Asynchronous execution with RequestScoped objects

classic Classic list List threaded Threaded
1 message Options
Reply | Threaded
Open this post in threaded view
|  
Report Content as Inappropriate

Asynchronous execution with RequestScoped objects

Boettcher,Tom
Hello everyone,

Many of my group's applications make use of Jersey's @RequestScoped lifecycle for HK2-managed objects. In particular, a wide-spread practice is to inject a Provider instance for a request scoped object into a @Singleton object. This is common for ContainerRequestFilter implementations but is used elsewhere too, for instance in "service" objects shared throughout the application's subsystems.

On occasion, it is desirable to execute asynchronous tasks (i.e. tasks run in another thread) as a result of a request. These tasks are not used in creating a response but are rather side-effects of the request. This can lead to problems when invoking a Provider in the forked thread, namely the "java.lang.IllegalStateException: Not inside a request scope" error. If the providers are all top-level, it is easy enough to invoke them manually in the calling thread and pass the values to the forked thread directly; however, when the providers are nested inside other objects, this becomes difficult or impossible without substantial changes to the underlying code. Worse still, if any kind of object finalization is performed (e.g. in the dispose(...) method of an HK2 factory) then the previous workaround will not be sufficient: even if the object can be obtained in the forked thread, it may have been closed or otherwise invalidated by the finalization process.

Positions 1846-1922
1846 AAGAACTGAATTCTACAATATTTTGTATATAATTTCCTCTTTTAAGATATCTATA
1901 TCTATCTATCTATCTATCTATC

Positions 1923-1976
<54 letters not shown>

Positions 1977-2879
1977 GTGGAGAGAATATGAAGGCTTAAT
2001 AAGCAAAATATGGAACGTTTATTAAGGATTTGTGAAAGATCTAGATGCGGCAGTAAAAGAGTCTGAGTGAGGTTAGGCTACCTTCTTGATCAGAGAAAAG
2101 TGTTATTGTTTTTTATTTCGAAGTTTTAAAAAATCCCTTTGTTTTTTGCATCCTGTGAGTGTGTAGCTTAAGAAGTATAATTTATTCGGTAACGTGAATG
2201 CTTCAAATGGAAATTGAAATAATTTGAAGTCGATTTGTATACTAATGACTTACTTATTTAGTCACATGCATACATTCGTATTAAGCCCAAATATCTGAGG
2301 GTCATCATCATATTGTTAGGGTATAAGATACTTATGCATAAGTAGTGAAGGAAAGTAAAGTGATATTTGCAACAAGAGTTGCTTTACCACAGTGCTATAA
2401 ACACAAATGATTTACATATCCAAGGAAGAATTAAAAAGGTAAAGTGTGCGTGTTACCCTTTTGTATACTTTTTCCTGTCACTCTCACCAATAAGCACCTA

A natural way to solve this is to fork the request scope along with the asynchronous task, releasing it (and its managed objects) once both the task and originating request have finished. The org.glassfish.jersey.process.internal.RequestScope class provides methods to do exactly this, specifically the referenceCurrent() and runInScope(...) methods. My initial testing shows that they function as expected. I have a few concerns that give me pause about this approach:
  1. The various RequestScope classes are located in an "internal" Jersey package. Is it safe to rely on these as part of the public API of the Jersey project?
  2. Is there a better way to accomplish this task? I was a bit surprised to find no mention of this API in the documentation (see point #1) and little discussion about this sort of dilemma on the web. This makes me think that I'm missing something obvious, but perhaps my use-cases are more esoteric than I realize.

Thanks for any guidance you can provide.

Sincerely,

Tom Boettcher

CONFIDENTIALITY NOTICE This message and any included attachments are from Cerner Corporation and are intended only for the addressee. The information contained in this message is confidential and may constitute inside or non-public information under international, federal, or state securities laws. Unauthorized forwarding, printing, copying, distribution, or use of such information is strictly prohibited and may be unlawful. If you are not the addressee, please promptly delete this message and notify the sender of the delivery error by e-mail or you may call Cerner's corporate offices in Kansas City, Missouri, U.S.A at (+1) (816)221-1024.
Loading...